In recent years, statements by the bidder of its intentions regarding the target’s business, employees and pension schemes have been closely scrutinised by the Panel, and bidders are expected to make their statements as specific as possible. In particular, a statement that the bidder intends to conduct a review of the target’s business after the transaction completes will not of itself be sufficient: the bidder should disclose what the review is likely to cover and what it expects the outcome to be. In December 2016 the Panel introduced new checklists and forms which are required to be completed and submitted by the bidder’s financial adviser in order to demonstrate that the offer document includes all the information required by Rule 24.2. The target’s financial adviser must similarly complete a checklist in order to demonstrate that the offer document includes all the information required by Rule 25.2. Obviously the extent to which the target’s board is able to express a meaningful view on the bidder’s plans will depend on the level of detail provided by the bidder.

In addition, the target’s employee representatives and pension scheme trustees are entitled to give their opinion on the effects of the offer on, respectively, employment and the offeree company’s pension schemes: see further below.

Although the Panel believes that the level of detail provided by bidders has improved in the last few years, it considers that new rules are warranted in order to increase the amount of information given, and hence also the ability of the target’s board to comment on the bidder’s plans. Accordingly, as well as having to include in its offer document details of how the bidder intends to deal with the business, employees and pension schemes of the offeree company (and, where appropriate, of the bidder itself), the bidder will also be required by Rule 24.2(a) to include details of how it intends to deal with:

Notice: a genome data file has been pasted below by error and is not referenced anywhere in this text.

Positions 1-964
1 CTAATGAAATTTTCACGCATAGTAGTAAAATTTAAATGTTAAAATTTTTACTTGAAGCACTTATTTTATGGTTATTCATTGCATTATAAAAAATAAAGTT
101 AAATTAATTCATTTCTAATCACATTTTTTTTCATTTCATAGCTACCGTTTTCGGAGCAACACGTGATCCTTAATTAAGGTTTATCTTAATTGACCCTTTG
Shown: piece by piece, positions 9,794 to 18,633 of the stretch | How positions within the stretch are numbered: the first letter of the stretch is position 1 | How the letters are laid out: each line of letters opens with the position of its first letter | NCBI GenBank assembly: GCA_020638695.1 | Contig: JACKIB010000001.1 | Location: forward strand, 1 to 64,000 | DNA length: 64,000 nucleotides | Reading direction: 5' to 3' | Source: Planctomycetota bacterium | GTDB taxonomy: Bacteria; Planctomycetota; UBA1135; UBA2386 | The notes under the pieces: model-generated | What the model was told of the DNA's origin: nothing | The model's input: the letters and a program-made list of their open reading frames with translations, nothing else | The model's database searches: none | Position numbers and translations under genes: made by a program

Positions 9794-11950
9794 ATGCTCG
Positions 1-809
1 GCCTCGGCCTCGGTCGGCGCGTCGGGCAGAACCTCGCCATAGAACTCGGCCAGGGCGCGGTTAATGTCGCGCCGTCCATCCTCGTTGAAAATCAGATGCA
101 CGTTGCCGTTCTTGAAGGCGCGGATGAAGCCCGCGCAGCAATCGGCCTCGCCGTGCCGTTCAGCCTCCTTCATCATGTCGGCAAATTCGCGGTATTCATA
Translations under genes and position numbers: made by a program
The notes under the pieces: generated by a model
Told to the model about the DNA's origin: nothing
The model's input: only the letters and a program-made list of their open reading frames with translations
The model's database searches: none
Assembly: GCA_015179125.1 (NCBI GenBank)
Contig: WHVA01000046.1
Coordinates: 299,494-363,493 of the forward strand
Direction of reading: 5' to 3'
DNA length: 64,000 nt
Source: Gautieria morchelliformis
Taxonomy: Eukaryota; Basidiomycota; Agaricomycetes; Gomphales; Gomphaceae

• any research and development function of the target;
  • any material change in the balance of the skills and functions of the target’s employees and management – for example, any plans to reduce the number of workers with particular qualifications or technical skills; and
  • the likely repercussions of its strategic plans on the location of the target’s headquarters and headquarters functions.

If the bidder’s intentions change during the offer period – for example, having been granted access by the target company to non-public information about the workforce and existing strategic plans – it will have to announce its new intentions.

Information to be provided at an earlier stage

As noted above, the target’s employee representatives and pension scheme trustees are entitled to give their opinion on the effects of the offer on, respectively, employment and the offeree company’s pension schemes. However, in a recommended bid the offer document and response circular from the target’s board are combined so, if the target’s employee representatives or pension scheme trustees wish to have their opinion on the effects of the offer appended to the combined document, their opinion will need to be prepared on the basis of the information included in the bidder’s announcement of a firm intention to make an offer (Rule 2.7 announcement).